Citrix answers to VMware View 4.0 with XenDesktop 4.0

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Yesterday Citrix announced the forthcoming release of XenDesktop 4.0, which will be available November 16.

The Citrix answer to the upcoming VMware View 4.0 (and its software version of Teradici PCoIP protocol) is more aggressive than ever.

First of all, the XenDesktop 4.0 Enterprise and Platinum editions are going to include a full, unrestricted edition of XenApp.
The new strategy at Citrix, called FlexCast, is to make no distinction between a desktop deployed on a virtual machine (what we call today VDI), one on a bare metal machine, or one served by a terminal services farm.
XenDesktop plus XenApp are going to allow remote access to all these desktops or to some of their applications, along with application and OS streaming where applicable.


It wouldn’t be too surprising if, over time, Citrix would decide to completely fade out XenApp as a stand-alone technology and name, to focus just on the XenDesktop brand.

The second thing is that the new HDX adaptive technology (which includes the ICA protocol) has been further improved and includes the following components:

  • HDX MediaStream for Flash
    Accelerates multimedia performance sending Flash content in its native compressed format to the user’s device and leveraging the local processing power for playback to provide truly local PC-like performance.
  • HDX RealTime
    Enhances real-time communications by enabling support for webcams and improving voice and music audio quality while still consuming minimal bandwidth.
  • HDX Plug-n-Play
    Enhances support for specialized keyboards (such as the Bloomberg keyboard) and dictation devices like the Philips Speechmike; Also provides users with flexibility to customize their multi-monitor configurations with special screen arrangements (such as U, L, T, reverse L and inverse T shapes) and different sizes, resolutions and orientations.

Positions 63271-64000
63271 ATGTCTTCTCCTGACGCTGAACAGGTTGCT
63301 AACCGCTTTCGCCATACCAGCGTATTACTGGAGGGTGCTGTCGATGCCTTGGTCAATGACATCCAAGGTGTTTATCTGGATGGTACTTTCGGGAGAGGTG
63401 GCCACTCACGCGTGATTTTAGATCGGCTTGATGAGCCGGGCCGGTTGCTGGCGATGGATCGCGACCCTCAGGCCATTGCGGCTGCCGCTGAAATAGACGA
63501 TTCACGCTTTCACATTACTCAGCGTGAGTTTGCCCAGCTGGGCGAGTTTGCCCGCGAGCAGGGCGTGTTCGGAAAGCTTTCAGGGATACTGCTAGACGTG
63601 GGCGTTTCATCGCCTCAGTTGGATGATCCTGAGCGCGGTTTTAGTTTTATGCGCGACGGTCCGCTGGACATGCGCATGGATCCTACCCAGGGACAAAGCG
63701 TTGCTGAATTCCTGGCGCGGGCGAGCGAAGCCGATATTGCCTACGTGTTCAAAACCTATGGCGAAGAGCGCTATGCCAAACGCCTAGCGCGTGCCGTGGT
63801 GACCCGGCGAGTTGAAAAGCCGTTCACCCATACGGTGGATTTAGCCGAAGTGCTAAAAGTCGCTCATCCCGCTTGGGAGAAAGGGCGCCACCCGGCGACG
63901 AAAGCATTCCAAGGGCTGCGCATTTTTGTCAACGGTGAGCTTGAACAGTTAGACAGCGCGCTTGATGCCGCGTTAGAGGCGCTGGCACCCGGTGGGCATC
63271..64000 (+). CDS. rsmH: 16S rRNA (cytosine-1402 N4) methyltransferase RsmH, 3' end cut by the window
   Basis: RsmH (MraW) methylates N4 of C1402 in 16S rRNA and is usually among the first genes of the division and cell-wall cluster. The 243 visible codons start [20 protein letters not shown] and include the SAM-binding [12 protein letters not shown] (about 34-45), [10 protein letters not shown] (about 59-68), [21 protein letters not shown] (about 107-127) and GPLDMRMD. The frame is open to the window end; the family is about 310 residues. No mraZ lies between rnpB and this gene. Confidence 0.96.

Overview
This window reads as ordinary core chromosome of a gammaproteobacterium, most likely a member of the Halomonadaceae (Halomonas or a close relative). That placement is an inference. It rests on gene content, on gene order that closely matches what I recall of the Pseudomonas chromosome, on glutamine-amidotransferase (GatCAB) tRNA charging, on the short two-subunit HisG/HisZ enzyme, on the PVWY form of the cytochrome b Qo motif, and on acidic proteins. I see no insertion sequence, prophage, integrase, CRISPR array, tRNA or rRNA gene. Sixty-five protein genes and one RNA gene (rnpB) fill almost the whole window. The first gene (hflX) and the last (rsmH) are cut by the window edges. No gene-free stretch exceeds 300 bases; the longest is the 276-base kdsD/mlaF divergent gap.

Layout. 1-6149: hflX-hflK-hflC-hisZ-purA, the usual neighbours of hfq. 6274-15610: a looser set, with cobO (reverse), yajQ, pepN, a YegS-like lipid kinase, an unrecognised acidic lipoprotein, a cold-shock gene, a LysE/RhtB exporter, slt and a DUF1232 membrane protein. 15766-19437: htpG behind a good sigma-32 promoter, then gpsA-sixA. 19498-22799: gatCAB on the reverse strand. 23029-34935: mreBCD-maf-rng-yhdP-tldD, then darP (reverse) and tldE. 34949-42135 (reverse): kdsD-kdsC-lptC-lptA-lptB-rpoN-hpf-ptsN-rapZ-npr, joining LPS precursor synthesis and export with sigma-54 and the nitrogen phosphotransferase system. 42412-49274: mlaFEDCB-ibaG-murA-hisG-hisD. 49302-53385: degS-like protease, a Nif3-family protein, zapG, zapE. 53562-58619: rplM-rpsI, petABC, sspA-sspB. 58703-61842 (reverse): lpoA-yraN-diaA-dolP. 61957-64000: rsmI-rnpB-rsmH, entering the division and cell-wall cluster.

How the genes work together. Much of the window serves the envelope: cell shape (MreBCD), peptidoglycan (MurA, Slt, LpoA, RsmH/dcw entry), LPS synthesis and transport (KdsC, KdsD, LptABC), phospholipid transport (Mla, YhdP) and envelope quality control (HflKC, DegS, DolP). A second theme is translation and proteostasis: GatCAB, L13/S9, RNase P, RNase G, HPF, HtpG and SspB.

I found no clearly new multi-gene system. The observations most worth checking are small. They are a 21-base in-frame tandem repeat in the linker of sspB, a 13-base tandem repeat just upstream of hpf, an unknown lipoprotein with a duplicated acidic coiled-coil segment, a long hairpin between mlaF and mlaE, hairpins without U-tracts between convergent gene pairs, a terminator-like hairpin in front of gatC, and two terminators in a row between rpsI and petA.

• HDX 3D
    Extends desktop virtualization to advanced users of CAD/CAM and engineering applications, even over WAN connections. HDX 3D enables organizations to source talent on a global basis, rapidly provision those workers with high powered desktops and professional 3D applications, yet maintain centralized control over intellectual property.
  • HDX IntelliCache
    Optimizes performance and network utilization for multiple users by caching bandwidth intensive data and graphics throughout the infrastructure and transparently delivering them as needed from the most efficient location.

Citrix also changed the licensing model of XenDesktop, moving from a concurrent user model to a named user model, as Brian Madden details in his coverage.
Chris Wolf, Senior Analyst at Burton Group, has additional insights about this topic that are really worth a check.

Last but not least, XenDesktop 4.0 ships with both XenServer and Microsoft Hyper-V (and continues to support VMware ESX).
Which is like saying that to Citrix it’s completely irrelevant now which hypervisor you use. They just want the premium profit coming from the renewed global effort to centralize the employees workstations.

And to be absolutely sure that XenDesktop arrives in the enterprise customers’ hands, XenDesktop 4.0 is going to be available free of charge to the ones that subscribed the software assurance. Even if it now packs more features than previous versions.
All the others, with a special focus on the XenApp customers which represent the core business of Citrix, the company is offering a remarkable trade-up program to convert them into XenDesktop customers.

Update: The XenDesktop 4.0 licensing change (and its pricing policy) didn’t encounter the favor of customers and prospects.
Citrix reacted quickly to try to recover the positive mood around the product features, and promised to “actively investigating appropriate licensing programs for XenDesktop 4 to address [the use cases where the per-named-user licensing doesn’t work]”.

Citrix has four big challenges:

  • How move its core audience from presentation virtualization (XenApp) to hardware virtualization+application virtualization+presentation virtualization (XenDesktop)
  • How to attract a new class of customers, that are more interested in hardware virtualization than presentation virtualization
  • How to build a brand awareness (which implies trust) that can rival with VMware in the hardware virtualization market VMware leads
  • How to justify the jump to and create confidence in desktop virtualization

As Brian Madden already said in his article, the reactions that this licensing change provoked don’t seem to help Citrix in solving any of the four above.